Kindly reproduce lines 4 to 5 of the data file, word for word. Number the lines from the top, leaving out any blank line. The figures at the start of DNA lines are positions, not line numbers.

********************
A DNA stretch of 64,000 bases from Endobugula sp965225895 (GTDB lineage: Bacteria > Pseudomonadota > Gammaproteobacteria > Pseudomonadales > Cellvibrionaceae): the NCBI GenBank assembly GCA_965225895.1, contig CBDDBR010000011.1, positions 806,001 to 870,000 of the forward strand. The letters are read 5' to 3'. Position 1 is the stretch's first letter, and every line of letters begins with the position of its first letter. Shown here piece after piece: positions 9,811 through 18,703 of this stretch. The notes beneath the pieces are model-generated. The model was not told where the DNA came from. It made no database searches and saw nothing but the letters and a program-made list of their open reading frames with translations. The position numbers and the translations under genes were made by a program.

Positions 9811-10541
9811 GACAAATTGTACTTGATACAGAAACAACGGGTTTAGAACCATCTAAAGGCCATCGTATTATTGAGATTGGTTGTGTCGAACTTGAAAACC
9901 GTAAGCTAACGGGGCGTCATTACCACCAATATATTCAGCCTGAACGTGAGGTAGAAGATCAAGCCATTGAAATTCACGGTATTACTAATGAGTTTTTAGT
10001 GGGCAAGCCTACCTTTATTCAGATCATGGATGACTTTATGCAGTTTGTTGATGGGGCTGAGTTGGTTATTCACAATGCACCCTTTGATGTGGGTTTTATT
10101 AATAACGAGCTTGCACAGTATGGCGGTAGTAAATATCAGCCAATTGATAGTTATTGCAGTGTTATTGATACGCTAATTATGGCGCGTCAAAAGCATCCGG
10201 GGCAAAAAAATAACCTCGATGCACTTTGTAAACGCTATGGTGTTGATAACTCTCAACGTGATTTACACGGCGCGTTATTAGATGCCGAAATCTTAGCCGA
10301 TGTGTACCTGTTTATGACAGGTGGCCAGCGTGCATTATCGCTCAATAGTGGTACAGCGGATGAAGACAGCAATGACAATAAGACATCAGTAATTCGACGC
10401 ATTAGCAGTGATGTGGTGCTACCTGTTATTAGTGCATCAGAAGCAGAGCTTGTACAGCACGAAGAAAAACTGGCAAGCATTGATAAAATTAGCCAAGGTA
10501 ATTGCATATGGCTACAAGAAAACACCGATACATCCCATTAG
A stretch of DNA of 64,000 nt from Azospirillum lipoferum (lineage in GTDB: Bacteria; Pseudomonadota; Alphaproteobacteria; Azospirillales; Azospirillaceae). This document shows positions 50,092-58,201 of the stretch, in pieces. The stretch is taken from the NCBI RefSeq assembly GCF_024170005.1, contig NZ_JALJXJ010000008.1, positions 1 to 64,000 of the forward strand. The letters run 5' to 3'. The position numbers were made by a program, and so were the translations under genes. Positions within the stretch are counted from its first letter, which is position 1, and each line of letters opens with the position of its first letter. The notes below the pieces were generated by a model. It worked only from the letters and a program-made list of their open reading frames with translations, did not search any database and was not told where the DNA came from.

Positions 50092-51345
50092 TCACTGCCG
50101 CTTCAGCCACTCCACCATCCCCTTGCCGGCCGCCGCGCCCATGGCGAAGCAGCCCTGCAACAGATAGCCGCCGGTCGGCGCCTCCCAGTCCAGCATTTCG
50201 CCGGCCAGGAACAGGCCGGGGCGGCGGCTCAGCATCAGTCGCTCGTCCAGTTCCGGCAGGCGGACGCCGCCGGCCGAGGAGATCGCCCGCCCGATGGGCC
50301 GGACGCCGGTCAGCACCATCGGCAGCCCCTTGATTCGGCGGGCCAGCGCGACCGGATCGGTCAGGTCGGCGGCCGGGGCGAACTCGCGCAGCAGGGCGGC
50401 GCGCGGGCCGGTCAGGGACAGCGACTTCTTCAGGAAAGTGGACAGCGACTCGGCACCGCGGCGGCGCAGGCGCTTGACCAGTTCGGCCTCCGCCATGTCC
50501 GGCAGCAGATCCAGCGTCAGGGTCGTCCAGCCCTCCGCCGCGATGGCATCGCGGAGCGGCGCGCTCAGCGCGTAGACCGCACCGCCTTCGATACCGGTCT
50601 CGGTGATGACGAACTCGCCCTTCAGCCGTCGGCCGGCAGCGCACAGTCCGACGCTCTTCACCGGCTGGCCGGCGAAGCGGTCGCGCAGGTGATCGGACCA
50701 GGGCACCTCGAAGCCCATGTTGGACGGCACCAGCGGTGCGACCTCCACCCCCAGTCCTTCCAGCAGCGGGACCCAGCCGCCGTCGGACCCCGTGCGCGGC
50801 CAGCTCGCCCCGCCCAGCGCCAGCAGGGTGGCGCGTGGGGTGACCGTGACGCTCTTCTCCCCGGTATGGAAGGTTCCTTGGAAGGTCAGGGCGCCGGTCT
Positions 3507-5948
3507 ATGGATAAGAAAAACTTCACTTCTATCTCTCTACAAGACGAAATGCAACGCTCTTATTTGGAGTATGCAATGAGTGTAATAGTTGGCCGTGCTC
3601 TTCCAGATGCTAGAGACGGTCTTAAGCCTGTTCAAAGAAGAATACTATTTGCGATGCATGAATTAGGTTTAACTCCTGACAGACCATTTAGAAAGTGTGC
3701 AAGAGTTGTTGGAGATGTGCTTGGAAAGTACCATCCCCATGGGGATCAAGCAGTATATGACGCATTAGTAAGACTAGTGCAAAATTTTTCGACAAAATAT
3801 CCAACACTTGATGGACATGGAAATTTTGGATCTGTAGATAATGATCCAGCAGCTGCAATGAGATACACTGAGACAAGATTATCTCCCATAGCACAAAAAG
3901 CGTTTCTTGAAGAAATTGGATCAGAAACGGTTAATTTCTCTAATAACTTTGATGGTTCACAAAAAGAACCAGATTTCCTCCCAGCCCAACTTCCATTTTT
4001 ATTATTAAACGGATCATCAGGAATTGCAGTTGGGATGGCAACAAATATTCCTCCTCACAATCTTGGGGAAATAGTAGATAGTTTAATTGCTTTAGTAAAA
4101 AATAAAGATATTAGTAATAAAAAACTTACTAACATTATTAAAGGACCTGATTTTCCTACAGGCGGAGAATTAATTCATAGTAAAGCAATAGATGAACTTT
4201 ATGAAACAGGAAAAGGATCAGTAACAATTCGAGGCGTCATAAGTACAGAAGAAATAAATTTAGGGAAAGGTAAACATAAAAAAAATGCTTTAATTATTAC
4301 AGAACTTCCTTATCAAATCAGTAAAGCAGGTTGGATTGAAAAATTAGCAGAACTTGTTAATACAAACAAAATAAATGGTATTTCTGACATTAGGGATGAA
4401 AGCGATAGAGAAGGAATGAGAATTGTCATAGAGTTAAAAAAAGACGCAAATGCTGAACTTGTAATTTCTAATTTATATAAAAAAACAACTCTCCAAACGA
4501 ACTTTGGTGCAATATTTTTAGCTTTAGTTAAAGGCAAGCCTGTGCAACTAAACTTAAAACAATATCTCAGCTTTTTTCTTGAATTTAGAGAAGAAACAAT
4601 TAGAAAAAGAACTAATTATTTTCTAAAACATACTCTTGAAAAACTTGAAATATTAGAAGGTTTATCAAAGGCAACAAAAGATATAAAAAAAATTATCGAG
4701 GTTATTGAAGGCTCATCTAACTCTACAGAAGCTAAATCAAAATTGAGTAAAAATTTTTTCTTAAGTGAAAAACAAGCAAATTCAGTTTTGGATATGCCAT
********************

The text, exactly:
9901 GTAAGCTAACGGGGCGTCATTACCACCAATATATTCAGCCTGAACGTGAGGTAGAAGATCAAGCCATTGAAATTCACGGTATTACTAATGAGTTTTTAGT
10001 GGGCAAGCCTACCTTTATTCAGATCATGGATGACTTTATGCAGTTTGTTGATGGGGCTGAGTTGGTTATTCACAATGCACCCTTTGATGTGGGTTTTATT